In 1829, the Metropolitan Police – England’s first professional ‘Peelian’ police force – was established. Initially, the force was responsible only for the area within a seven-mile radius of Charing Cross, but this was soon to change, marking a radical new and organised approach to law and order.
Before the advent of the Police, responsibility for law and order in each county lay with the Justice of the Peace, who led the parish Constables and town Watchmen tasked with patrolling the streets and keeping order. Occasionally, local armed forces were also brought in – as with the Gordon riots in 1780, and the Peterloo Massacre in 1819. By the 1800s, with crime rates rising – particularly in new urban areas, and corruption rife, it was clear that this long-standing system had become ineffectual.
In the late 1700s, Henry Fielding set up the Bow Street Runners – a force of paid constables who patrolled London and were funded by an annual government grant of £600. The organised approach and a focus on preventing crimes (rather than simply reacting to them) proved successful, and was supported by the Government. From 1792, the new Home Department took responsibility for law and order, partly in response to riots and upheavals linked to the American Revolution.
By the 1800s, there was growing support for organised city- and county-wide police forces with funding from central government. However, many were opposed to the idea, believing the police would be used to force people to do what the Government wanted. Others were unhappy about the proposed increases in their taxes to pay for it. In 1829, Home Secretary Sir Robert Peel’s Metropolitan Police Act was passed. By 1856, a full-time, organised, paid police force had become compulsory in all towns and counties – with over 14,000 policemen in around 200 forces nationwide.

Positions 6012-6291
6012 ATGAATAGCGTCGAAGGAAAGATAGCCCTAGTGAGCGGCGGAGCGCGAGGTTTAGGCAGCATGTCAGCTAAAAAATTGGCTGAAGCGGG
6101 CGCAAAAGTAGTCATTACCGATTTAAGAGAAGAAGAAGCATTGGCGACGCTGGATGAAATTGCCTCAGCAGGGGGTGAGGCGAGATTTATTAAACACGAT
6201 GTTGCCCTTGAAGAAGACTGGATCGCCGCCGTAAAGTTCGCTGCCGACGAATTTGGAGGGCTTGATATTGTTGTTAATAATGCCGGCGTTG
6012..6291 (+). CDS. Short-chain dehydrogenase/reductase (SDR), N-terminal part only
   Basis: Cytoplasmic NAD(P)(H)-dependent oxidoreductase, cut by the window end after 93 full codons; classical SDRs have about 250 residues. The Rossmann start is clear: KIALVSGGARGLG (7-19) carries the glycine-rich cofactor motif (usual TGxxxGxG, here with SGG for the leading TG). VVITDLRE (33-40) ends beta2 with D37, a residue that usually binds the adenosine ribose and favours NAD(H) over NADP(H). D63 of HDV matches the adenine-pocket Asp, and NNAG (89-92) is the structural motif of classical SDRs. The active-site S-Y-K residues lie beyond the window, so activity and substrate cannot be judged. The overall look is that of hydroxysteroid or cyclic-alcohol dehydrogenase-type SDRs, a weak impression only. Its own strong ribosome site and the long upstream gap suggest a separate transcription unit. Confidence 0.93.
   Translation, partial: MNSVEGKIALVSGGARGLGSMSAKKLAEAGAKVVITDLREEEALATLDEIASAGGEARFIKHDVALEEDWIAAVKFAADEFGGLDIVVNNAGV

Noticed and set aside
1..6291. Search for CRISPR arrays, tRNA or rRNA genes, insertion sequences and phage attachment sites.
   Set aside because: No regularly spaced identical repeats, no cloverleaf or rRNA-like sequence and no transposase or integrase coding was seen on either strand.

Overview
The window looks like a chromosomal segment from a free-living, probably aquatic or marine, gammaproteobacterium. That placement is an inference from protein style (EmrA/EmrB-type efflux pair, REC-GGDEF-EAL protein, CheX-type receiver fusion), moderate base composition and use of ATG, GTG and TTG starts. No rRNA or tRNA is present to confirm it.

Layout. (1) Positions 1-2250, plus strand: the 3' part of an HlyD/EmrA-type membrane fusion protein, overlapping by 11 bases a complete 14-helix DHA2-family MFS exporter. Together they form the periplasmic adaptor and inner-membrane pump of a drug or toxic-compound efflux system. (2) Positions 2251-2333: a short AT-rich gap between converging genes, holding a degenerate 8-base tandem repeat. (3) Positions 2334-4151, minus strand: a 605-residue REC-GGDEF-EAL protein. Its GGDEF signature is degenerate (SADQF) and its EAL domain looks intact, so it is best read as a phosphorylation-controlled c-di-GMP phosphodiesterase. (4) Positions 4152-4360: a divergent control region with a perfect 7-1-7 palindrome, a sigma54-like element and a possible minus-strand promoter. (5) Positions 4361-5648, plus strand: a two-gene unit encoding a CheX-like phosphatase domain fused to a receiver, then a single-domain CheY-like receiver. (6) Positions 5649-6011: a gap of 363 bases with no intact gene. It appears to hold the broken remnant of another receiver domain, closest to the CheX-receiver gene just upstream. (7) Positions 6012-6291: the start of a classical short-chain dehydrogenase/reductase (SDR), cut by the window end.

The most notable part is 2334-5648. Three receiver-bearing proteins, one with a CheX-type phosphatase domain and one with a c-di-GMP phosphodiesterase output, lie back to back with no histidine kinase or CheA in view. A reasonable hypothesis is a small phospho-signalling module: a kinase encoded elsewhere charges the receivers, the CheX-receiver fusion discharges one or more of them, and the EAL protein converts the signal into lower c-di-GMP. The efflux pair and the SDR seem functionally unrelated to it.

The first official uniform of the Metropolitan police was navy blue – to distinguish officers from the red uniforms favoured by the Army. It included a swallow-tailed coat with a raised collar, trousers and a reinforced top hat, which also set them apart from the military while providing some protection from a blow to the head. This uniform remained in use until 1865. During the 1860s ‘Garotting Panic’, officers began to fear being strangled and so thick leather was added within the collar. Officers carried a truncheon and a rattle to call for assistance, which was later replaced by a whistle.
Initially, all British police officers were men. Edith Smith in Grantham became the first British woman given power of arrest in 1915, with wartime volunteer patrols giving way to professional women officers from 1919 onwards.
Did you know..?
The Metropolitan police became known as ‘Peelers’, after their founder, Robert Peel. Unpopular with some members of the public, they also gained the nicknames Blue devils, Peel’s bloody gang and Raw lobsters (which are blue, and only turn red when boiled!).
Sources & acknowledgements
This object description and its related educational resources were researched and written by our team of historians and education specialists. For further information see the item’s home museum, gallery or archive, listed above.